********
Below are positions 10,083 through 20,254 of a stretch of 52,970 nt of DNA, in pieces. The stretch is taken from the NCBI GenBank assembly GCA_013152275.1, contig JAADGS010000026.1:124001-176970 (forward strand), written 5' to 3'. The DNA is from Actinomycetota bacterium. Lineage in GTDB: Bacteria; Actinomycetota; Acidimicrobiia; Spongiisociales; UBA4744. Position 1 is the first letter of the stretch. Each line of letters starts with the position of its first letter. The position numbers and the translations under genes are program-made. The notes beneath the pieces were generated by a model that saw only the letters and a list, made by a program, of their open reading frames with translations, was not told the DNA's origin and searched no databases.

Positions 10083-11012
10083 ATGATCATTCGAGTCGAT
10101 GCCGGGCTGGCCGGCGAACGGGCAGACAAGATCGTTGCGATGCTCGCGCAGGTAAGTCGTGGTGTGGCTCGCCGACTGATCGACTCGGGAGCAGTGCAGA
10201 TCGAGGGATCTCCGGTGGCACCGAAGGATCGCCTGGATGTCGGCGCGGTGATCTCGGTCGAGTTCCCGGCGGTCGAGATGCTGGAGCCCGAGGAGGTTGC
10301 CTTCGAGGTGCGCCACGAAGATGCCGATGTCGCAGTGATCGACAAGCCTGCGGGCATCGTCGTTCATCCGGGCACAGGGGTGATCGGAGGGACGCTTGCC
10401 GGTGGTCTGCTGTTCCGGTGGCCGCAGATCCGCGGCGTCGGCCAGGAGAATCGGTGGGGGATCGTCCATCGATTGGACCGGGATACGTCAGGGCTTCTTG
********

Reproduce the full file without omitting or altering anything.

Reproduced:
Below are positions 10,083 through 20,254 of a stretch of 52,970 nt of DNA, in pieces. The stretch is taken from the NCBI GenBank assembly GCA_013152275.1, contig JAADGS010000026.1:124001-176970 (forward strand), written 5' to 3'. The DNA is from Actinomycetota bacterium. Lineage in GTDB: Bacteria; Actinomycetota; Acidimicrobiia; Spongiisociales; UBA4744. Position 1 is the first letter of the stretch. Each line of letters starts with the position of its first letter. The position numbers and the translations under genes are program-made. The notes beneath the pieces were generated by a model that saw only the letters and a list, made by a program, of their open reading frames with translations, was not told the DNA's origin and searched no databases.

Positions 10083-11012
10083 ATGATCATTCGAGTCGAT
10101 GCCGGGCTGGCCGGCGAACGGGCAGACAAGATCGTTGCGATGCTCGCGCAGGTAAGTCGTGGTGTGGCTCGCCGACTGATCGACTCGGGAGCAGTGCAGA
10201 TCGAGGGATCTCCGGTGGCACCGAAGGATCGCCTGGATGTCGGCGCGGTGATCTCGGTCGAGTTCCCGGCGGTCGAGATGCTGGAGCCCGAGGAGGTTGC
10301 CTTCGAGGTGCGCCACGAAGATGCCGATGTCGCAGTGATCGACAAGCCTGCGGGCATCGTCGTTCATCCGGGCACAGGGGTGATCGGAGGGACGCTTGCC
10401 GGTGGTCTGCTGTTCCGGTGGCCGCAGATCCGCGGCGTCGGCCAGGAGAATCGGTGGGGGATCGTCCATCGATTGGACCGGGATACGTCAGGGCTTCTTG